Graphene commercialisation: 2014 and the outlook
2014 has been an eventful year for the graphene industry. The first round of commercial applications has already been announced, and the industry has witnessed intense investment and acquisition activity while further companies have gone public. Despite the high interest, the valuation of public graphene companies has been on the decline, returning largely to where they were at the time of their IPOs.
IDTechEx Research has been analysing the market for 3 years now and has published its data/forecasts, findings and insights in its Graphene Markets, Technologies and Opportunities 2014-2024 report.
Focus and convergence
The graphene community continues to dream up a steady and divergent pipeline of long-term applications. Despite this, there is still a lack of the so-called 'killer application' and the suppliers are pursuing a subsection go-to-market strategy. This will inevitably wear down the prices in the long-run. We note that the competition with black carbon continues to apply pressure on carbon nanotube prices.
We find that today commercial players have more realistic expectations, showing a convergence of focus on composite and energy storage applications and en masse migration further downstream to offer intermediary products. This is a change from recent times in which companies had over-ambitious plans and their (typically) small resources were spread over too many addressable markets.
The announced production capacity worldwide is estimated as being close to 500 tpa. This is spread- across more than 20 players. Despite the comparatively low base, there is a large over-capacity on the market, which has been installed in anticipation of the first phase of demand after the initial qualification periods. This is not atypical as suppliers take the risk to prepare for the market uptake.
The activity in China is on the rise with bold production capacity announcements from several suppliers of graphene nanoplatelets and CVD graphene. Chinese entities have already filed more than 2,000 graphene related patents too. The interest in Korea is also strong with Samsung (largest patent holder as they were in the carbon nanotube field too) and LG pulling the strings while the industry is leveraging its experience, particularly with carbon nanotubes, to create a local supply chain.
The investment in graphene also continues. In total, approximately $150m has been invested in new graphene companies, although again the investment is spread over at least 20 companies. The portfolio of investors is also diverse, including venture capitalists but also strategic investors from a variety of sectors such as steel manufacturing (e.g., Posco), graphite mining (e.g., Focus Graphite), consumer electronics (e.g., Samsung), chemical and material (e.g., Hanwha & DSM) and oil and gas (e.g., Repsol).
Comparison with carbon nanotubes and differentiation potential
Graphene is often compared with carbon nanotubes as they share many similar material properties and also both were hyped. Carbon nanotubes have however found qualified success in a variety of sectors as additives such as plastic car body parts that can be electrostatically painted, plastic fuel lines/systems that can dissipate electrostatic charge and Li ion batteries. In total, we estimate the global production capacity to be 2300-2600 tpa with China, Korea, USA and Europe leading the way, respectively.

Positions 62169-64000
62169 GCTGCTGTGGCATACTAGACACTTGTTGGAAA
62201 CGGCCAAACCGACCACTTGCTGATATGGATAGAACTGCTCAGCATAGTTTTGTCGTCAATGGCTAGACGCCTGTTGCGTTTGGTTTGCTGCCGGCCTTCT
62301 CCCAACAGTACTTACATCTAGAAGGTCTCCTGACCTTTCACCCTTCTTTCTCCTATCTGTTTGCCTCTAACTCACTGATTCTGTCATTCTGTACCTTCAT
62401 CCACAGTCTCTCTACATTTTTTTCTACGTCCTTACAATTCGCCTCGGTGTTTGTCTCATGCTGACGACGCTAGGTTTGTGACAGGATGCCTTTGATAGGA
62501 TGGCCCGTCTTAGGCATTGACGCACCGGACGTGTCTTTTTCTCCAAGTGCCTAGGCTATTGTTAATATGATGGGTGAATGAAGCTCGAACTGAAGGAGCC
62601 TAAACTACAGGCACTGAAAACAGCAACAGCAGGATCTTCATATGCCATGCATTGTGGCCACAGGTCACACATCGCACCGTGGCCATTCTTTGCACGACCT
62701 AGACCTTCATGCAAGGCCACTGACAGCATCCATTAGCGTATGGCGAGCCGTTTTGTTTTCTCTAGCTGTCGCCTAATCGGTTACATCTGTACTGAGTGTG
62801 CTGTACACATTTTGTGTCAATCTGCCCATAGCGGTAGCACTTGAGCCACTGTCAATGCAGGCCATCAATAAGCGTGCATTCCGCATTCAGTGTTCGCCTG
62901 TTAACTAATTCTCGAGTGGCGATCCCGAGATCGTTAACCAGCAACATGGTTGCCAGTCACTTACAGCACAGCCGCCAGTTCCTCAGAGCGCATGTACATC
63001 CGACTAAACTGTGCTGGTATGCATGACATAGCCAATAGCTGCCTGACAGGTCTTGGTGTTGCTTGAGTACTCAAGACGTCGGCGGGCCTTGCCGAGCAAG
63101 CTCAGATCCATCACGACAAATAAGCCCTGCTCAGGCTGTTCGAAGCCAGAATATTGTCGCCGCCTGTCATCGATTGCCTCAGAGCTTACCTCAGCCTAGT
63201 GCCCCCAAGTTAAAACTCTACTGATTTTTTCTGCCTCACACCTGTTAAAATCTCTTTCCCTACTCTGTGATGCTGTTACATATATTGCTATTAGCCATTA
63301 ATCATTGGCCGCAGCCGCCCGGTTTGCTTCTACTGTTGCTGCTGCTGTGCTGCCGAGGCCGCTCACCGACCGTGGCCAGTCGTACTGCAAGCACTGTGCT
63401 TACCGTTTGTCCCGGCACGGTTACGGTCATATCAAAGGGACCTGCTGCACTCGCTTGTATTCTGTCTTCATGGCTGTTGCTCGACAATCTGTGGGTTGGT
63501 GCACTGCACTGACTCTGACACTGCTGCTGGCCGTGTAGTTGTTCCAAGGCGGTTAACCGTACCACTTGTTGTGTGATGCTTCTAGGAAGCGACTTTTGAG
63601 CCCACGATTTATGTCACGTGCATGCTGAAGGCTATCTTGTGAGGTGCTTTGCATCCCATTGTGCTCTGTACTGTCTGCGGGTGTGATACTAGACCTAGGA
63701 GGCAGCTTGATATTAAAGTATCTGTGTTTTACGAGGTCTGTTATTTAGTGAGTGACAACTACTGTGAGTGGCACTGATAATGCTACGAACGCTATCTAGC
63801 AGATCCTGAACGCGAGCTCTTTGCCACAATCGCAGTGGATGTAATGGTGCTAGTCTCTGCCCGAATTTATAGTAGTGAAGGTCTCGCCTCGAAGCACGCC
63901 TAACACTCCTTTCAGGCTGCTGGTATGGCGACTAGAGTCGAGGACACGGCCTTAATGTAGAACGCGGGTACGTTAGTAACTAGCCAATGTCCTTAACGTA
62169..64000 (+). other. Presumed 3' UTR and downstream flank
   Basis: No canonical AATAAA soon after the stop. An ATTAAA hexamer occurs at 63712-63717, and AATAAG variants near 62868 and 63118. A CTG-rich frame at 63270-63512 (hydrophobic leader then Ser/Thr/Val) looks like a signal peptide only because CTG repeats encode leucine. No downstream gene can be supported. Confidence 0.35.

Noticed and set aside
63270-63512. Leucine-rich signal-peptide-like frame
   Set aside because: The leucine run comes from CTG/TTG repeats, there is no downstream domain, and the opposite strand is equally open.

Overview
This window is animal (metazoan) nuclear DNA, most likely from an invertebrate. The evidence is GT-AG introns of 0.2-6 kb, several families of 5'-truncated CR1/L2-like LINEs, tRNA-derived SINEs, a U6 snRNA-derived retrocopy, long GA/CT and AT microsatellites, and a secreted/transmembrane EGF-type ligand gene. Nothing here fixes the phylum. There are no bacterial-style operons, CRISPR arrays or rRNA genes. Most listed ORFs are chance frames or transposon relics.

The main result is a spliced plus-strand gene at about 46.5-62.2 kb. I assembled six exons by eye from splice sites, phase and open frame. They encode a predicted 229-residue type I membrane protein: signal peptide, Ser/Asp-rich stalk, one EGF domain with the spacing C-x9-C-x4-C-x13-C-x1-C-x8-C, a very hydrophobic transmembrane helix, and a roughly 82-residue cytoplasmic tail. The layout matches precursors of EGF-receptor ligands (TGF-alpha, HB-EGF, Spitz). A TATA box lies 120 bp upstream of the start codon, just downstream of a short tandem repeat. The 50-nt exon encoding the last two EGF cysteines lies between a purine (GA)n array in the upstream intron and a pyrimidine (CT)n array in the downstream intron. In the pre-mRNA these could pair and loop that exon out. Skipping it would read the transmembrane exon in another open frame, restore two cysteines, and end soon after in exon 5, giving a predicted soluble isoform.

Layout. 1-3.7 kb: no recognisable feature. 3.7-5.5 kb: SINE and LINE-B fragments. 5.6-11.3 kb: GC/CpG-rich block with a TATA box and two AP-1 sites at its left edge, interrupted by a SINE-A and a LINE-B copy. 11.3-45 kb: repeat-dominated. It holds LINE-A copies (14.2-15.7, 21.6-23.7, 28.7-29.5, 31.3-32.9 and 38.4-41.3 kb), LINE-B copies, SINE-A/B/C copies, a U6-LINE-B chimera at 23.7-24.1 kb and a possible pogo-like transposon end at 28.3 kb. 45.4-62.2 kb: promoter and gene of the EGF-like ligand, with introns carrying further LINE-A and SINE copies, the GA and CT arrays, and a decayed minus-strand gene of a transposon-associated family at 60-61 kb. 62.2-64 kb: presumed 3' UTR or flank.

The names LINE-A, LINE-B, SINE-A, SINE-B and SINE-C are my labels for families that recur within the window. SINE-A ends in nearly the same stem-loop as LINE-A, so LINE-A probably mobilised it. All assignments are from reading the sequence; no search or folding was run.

Graphene players can learn from the carbon nanotube industry. In addition, a persistent challenge with CNTs was that they were difficult to disperse due to the bundling of the nanotubes. Early stage results suggest that graphene is easier to disperse, especially if the surface is not fully flat as the tendency to re-stack is reduced. This is an opportunity to differentiate.
Graphene can also be produced in film form (e.g., CVD graphene). This targets a separate set of markets such as transparent conductive films, although here the competition is stiff both from the incumbent solution (ITO) and better-performing alternatives. Given graphene's mediocre performance, we do not envisage a role other than in niche corners of the increasingly fragmented touch screen market.
While it is too early to definitively state, sparse early indications suggest that graphene may pose a lower health and safety risk than carbon nanotubes. There is still a mountain of work still to be done, but if proven, this will reduce the liability asymmetry from which users suffer and will accelerate uptake.
Graphene also appears to be better at bestowing a range of functionalities simultaneously to its host material. This ability to go multi-functional will also be a differentiator, mostly against long-term and entrenched incumbents such as graphite powders and carbon black.
2015 and onwards
Today there is no single graphene cost on the market as it varies depending on graphene quality and also supplier. In general, however, average prices will fall. 2015 will see product uptake in many niche but somewhat symbol sectors. Here, graphene will be used as an additive in composites and (in longer term) energy storage devices. We project that the market at the material level will grow from $20m in 2014 to close to $400m in 2024.
Graphene Markets, Technologies and Opportunities 2014-2024
IDTechEx Research has been independently tracking the graphene and carbon nanotube markets for several years. The IDTechEx Research report Graphene Markets, Technologies and Opportunities 2014-2024 delivers the following:
1- Ten year market projections split by application
2- Investment, revenue and capacity by supplier
3- Business intelligence and interview-based company profile on more than 30 suppliers and users
4- Assessment of manufacturing technologies
5- Application pipeline and application assessment
6- Market insights